'That's really weird' - Paul Dunne on being ahead of Tiger Woods in the world rankings
Open hero Paul Dunne is determined to take advantage of an “amazing opportunity” as he continues to chase the American dream in Phoenix this week.
The 23-year old from Greystones. who finished a brilliant tied 13th on his PGA Tour debut in the Farmers Insurance Open on Monday, tees it up in the $6.5 million Waste Management Phoenix Open knowing a win or a second place finish would open the doors to a US career.
A cool $126,000 richer following a wind-blown week at Torrey Pines, Dunne needs another 303 FedEx Cup points to earn Special Temporary Membership of the PGA Tour and unlimited invitations for the rest of the season.
A win would be the dream scenario but he would have enough with a second place finish this week or two big results, if he were also to play well on an invitation in next week’s AT&T Pebble Beach Pro-Am next week.
After landing a last gasp invitation for what is the world’s biggest golfing party at TPC Scottsdale in Phoenix — crowds regularly top 500,000 for the week — Dunne is simply happy to build on the confidence he got by leading The Open for 54 holes last summer.
“The Open gave me a lot of belief in my game that I could do well against the best players in the world, so I feel like I’m a better player now than I was at the Open last year, so that gives me confidence,” he said.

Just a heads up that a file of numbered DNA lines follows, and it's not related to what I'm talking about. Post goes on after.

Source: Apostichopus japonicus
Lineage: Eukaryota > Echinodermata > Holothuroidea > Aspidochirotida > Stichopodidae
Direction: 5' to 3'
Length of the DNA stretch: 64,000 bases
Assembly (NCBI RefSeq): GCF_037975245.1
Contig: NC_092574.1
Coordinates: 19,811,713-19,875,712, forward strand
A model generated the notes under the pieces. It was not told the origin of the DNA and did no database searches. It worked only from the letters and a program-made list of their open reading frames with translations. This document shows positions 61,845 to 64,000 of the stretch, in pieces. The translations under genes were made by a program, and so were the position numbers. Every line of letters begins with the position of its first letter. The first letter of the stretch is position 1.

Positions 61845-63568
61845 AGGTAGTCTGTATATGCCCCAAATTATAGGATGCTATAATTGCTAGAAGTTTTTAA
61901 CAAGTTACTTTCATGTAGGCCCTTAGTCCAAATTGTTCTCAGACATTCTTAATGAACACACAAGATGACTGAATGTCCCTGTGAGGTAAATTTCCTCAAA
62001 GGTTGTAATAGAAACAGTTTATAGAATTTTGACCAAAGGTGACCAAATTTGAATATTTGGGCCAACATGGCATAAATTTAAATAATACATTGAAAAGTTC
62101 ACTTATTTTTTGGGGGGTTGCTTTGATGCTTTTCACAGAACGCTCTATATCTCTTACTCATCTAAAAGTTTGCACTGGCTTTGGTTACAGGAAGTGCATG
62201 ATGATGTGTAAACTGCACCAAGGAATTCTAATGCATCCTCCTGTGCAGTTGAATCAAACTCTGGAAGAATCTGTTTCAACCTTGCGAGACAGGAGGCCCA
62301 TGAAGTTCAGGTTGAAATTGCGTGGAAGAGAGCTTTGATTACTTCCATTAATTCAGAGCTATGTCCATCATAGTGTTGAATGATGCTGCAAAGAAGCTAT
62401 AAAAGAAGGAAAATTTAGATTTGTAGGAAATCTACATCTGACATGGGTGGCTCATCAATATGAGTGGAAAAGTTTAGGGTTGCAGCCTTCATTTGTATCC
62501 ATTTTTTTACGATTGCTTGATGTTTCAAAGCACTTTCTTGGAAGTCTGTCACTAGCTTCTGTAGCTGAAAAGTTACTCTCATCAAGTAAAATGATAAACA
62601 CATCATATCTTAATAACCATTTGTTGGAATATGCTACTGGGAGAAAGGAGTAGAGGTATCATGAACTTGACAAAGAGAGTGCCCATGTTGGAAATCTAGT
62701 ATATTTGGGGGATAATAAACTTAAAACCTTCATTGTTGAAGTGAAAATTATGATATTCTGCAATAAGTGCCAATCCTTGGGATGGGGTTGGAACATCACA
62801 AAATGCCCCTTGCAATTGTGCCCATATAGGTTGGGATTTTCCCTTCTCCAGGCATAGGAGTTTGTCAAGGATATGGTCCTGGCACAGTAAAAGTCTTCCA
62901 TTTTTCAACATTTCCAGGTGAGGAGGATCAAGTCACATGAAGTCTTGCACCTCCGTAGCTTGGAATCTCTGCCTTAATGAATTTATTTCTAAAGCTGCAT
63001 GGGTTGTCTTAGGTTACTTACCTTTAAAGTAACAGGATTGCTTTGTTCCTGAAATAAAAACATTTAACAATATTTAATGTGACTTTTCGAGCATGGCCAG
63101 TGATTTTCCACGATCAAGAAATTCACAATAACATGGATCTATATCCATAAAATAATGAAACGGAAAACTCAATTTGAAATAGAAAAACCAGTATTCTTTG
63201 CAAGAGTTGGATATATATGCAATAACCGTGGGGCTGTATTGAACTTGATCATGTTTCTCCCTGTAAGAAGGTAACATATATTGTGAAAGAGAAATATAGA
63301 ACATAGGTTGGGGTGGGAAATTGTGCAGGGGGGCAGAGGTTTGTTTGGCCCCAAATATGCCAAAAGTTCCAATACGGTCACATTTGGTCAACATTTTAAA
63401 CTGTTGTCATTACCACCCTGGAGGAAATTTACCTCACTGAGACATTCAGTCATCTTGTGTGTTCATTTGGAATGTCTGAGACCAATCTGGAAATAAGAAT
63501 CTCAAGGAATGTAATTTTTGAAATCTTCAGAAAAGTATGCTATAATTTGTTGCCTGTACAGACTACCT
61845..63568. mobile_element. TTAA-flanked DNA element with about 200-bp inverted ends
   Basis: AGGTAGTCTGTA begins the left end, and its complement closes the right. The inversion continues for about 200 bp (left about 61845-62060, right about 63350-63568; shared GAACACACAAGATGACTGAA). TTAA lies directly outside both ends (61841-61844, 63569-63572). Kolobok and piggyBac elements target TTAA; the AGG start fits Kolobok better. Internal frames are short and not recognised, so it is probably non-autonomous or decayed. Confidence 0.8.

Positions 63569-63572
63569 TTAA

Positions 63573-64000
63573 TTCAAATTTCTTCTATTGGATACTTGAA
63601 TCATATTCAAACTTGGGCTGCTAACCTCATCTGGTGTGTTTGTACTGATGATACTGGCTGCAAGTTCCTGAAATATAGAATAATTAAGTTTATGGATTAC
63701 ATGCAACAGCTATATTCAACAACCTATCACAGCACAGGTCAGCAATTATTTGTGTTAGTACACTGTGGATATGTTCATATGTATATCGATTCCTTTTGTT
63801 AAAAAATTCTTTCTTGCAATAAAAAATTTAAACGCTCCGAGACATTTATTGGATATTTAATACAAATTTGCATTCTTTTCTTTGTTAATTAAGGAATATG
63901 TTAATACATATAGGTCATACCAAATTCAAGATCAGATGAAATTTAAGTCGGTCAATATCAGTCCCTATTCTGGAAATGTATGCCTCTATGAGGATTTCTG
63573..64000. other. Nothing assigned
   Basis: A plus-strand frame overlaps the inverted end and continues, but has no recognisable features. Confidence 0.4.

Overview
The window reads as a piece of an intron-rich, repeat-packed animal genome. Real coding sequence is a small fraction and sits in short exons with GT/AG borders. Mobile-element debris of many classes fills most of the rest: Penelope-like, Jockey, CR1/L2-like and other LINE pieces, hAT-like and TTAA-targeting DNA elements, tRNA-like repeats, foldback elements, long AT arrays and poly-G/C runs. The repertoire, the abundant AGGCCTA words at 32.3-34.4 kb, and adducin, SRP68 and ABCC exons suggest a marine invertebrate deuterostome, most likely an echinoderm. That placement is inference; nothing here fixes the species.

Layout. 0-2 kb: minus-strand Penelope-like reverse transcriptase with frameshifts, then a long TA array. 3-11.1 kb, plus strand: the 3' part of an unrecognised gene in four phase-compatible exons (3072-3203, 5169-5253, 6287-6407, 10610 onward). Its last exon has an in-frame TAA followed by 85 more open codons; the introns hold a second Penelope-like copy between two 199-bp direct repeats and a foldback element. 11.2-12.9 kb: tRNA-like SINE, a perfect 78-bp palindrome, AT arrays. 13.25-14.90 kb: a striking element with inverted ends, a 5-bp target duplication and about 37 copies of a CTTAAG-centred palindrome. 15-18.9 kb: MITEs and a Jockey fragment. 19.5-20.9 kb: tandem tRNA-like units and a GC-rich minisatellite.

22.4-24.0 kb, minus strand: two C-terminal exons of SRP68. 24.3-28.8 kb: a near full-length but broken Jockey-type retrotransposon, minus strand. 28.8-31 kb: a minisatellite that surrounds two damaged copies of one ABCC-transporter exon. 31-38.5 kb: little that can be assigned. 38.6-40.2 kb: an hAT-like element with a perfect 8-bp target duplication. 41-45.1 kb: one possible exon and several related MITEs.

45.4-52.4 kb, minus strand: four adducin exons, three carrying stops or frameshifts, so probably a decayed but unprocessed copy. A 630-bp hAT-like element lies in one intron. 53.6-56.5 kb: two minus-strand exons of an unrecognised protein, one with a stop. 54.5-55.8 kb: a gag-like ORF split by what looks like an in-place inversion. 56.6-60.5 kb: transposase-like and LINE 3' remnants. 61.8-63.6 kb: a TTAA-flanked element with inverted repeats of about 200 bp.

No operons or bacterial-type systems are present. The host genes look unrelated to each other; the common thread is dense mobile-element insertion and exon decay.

“I feel like I’m a better putter now than I was back then, I feel like my ball flight is more consistent and I handle myself a little bit better.”
Now ranked ahead of Tiger Woods at 425th in the world, the former Walker Cup star is joined in Phoenix by Clara’s Shane Lowry and three-time Major winner Pádraig Harrington.
“That’s really weird,” Dunne said of his ranking earlier this week. “I said that to mum yesterday and she said ‘yeah, but he hasn’t been playing’ and I said ‘nobody needs to know that’.”
Expectations for Dunne are now sky after he followed his Open performance with a Walker Cup win, a successful foray to Q-School and a lightning start in the professional ranks.
“Other people’s expectations don’t influence you,” told RTE this week. “I just try to handle my expectations for myself and try and handle myself well and just play as good golf as I can.
“At the end of the day, you don’t live or die whether you shoot 80 or 60.”